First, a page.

• IGMPv2 - has group-specific queries that allows a router to query membership only in a single group instead for all groups. Instead of waiting for a timeout from a particular group, the last hosts that are apart of a multicast group sends the router a specific message that it's leaving said group.
  • IGMPv3 - is still being designed and proposed. Version 3 adds the ability to filter multicasts based on multicast source so that hosts can indicate that they want to recieve traffic only from particular sources within a multicast group.
In order for Layer 2 devices to recognize multicast packets it uses either CGMP (Cisco Group Management Protocol) or IGMP Snooping. As you might have guessed, CGMP is a Cisco proprietary protocol designed for Cisco switches specifically. It allows you to maunally configure specific switch ports for multicast traffic but this feature isn't scable because of that reason. IGMP Snooping allows a switch to eavesdrop on IGMP messages sent between routers and hosts, and updates its MAC address table accordingly.

PIM (Protocol Independent Multicast) is used by routers that are forwarding multicast packets. PIM uses the normal IP routing table in its multicast calculations. PIM uses what's called distribution trees to forward multicast packets. There's two types of trees

  • Source Tree - A source tree is created for each source sending to each multicast group. The source tree has its root at the source and has branches through the network to the receivers.
  • Shared Tree - Is a single tree that is shared between all sources for each multicast group. The shared tree has a single common root, called a rendezvous point (RP). Sources initially send their multicast packets to the RP, which in turn forwards data through a shared tree to the members of the group.
PIM uses two modes that determines the type of distribution tree to use including one hybrid mode:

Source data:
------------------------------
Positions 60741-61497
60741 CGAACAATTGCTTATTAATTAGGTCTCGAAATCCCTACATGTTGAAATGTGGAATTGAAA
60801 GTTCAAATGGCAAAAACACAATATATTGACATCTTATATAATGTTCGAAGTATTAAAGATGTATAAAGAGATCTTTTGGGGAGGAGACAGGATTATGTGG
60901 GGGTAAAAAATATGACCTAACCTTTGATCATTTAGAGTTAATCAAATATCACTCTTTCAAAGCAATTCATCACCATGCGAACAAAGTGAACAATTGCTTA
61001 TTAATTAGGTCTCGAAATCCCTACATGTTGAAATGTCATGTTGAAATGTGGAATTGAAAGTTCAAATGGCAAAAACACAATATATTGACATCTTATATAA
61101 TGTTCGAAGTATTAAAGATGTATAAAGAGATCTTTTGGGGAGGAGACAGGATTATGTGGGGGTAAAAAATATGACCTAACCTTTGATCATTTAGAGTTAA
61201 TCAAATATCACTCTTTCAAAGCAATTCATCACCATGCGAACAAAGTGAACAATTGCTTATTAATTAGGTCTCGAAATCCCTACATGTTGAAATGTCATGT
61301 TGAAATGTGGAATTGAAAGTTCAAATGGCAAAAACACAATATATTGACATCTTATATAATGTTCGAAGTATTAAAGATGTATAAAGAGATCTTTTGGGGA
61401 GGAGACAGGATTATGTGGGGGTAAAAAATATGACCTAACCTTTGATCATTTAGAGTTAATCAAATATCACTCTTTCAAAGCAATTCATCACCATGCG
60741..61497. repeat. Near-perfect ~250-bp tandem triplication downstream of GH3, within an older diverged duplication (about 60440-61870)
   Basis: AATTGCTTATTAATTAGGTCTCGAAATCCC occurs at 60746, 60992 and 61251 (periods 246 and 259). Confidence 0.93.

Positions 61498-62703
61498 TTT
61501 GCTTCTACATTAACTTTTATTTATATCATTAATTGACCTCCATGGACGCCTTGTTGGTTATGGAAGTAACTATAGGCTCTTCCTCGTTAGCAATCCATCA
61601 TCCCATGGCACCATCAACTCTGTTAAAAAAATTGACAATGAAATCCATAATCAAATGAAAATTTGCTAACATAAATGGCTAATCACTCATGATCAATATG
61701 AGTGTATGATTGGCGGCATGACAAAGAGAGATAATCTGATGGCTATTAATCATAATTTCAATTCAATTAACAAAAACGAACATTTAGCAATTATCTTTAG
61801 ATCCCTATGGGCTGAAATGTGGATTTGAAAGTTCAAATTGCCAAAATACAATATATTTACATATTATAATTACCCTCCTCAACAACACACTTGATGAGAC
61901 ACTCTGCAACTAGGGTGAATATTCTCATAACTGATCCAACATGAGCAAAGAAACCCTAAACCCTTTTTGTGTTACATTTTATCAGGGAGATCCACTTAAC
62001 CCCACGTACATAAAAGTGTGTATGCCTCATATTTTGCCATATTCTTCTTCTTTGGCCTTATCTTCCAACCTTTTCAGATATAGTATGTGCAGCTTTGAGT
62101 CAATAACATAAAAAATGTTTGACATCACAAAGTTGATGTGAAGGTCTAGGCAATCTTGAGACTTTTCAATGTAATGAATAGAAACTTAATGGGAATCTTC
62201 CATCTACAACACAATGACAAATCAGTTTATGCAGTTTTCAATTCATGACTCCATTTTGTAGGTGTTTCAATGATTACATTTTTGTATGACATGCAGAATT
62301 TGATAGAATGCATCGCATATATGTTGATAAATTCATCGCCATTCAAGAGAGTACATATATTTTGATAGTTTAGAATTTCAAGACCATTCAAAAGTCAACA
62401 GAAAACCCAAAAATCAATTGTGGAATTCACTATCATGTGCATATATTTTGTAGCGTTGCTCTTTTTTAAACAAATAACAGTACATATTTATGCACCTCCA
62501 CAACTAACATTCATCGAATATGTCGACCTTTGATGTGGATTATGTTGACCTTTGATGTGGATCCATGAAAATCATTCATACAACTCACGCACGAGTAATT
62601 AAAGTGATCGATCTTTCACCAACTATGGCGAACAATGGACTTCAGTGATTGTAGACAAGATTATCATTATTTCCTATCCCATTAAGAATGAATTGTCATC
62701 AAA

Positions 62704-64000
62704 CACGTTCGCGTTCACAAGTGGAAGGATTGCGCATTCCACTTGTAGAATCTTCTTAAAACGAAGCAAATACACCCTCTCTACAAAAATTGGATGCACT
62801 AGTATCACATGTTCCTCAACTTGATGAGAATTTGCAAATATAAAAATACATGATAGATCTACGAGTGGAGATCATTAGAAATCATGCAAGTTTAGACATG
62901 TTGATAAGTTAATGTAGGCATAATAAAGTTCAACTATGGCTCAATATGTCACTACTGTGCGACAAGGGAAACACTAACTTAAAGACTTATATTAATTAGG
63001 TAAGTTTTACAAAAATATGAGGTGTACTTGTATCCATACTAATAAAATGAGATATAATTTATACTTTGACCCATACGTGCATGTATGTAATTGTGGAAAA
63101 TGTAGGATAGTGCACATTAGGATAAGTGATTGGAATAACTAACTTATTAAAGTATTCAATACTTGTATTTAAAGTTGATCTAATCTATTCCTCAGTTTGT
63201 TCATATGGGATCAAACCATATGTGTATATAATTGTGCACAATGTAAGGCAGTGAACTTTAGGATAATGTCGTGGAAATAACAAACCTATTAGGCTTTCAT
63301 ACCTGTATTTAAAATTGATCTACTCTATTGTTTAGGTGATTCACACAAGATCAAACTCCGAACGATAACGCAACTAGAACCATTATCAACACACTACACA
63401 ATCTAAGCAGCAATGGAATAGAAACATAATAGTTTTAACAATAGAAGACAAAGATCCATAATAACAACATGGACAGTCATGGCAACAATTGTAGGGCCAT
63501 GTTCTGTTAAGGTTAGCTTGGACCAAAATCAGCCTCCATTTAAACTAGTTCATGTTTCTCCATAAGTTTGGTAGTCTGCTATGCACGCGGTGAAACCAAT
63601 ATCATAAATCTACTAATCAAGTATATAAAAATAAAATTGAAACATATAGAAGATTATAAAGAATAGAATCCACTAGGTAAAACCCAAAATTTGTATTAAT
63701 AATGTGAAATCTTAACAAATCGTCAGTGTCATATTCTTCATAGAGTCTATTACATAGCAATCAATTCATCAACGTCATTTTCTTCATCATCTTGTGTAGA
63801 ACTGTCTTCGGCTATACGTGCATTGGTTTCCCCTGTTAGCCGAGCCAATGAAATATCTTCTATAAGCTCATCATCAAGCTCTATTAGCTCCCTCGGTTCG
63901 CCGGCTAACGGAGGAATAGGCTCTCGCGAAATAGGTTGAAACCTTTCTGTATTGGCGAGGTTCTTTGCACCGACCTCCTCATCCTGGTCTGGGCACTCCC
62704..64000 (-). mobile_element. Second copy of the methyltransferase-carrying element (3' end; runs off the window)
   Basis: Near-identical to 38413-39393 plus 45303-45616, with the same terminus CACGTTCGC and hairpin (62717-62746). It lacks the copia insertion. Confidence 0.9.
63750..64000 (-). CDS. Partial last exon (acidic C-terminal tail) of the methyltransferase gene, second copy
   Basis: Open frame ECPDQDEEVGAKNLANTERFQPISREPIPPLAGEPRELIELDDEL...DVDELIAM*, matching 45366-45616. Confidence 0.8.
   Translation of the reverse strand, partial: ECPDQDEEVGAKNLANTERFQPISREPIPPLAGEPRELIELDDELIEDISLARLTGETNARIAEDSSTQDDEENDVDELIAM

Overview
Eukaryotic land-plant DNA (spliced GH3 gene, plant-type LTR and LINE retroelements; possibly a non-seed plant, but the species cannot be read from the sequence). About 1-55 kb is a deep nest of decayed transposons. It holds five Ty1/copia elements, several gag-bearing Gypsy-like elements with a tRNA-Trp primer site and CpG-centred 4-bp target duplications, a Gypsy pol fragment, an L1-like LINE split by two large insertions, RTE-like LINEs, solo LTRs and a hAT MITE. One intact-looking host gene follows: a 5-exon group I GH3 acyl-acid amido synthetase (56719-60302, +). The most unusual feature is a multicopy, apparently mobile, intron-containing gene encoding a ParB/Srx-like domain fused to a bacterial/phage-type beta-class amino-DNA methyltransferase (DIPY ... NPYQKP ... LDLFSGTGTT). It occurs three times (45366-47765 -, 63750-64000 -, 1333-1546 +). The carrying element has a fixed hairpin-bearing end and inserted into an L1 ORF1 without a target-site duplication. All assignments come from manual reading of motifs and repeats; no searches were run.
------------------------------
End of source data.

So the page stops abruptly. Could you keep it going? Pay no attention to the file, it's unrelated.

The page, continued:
• PIM Sparse Mode (PIM-SM) - Sparse mode uses a "pull" model to send multicast traffic. it usres a shared tree and therefore requires an RP to be defined.
  • PIM Dense Mode (PIM-DM) - Dense mode uses a "push" model that floods multicast traffic to the entire network. Dense mode uses source trees.
  • PIN Sparse Dense Mode - uses both Sparse and Dense modes throughout its network

Friday, February 5, 2010

Multicast Overview

I'm nearing the end of my CCNP Study Guide Book, with only this chapter on multicasting and the last chapter on IPv6 to go. Multicasting enables data to be sent over networks to a group of destinations in the most efficient way. The data is sent from the source as one stream; this single data stream travels through the network. Other network devices only replicate the data through the network if they have other members on their interfaces that are apart of this destination group.

Multicast groups are identified by Class D IP addresses, which are in the range from to Muticast uses the Internet Group Management Protocol (IGMP) and Cisco Group Management Protocol (CGMP) for determining which network devices require the multicast data stream. Protocol Independent Multicast (PIM) is used for determining the best way to route multicast traffic.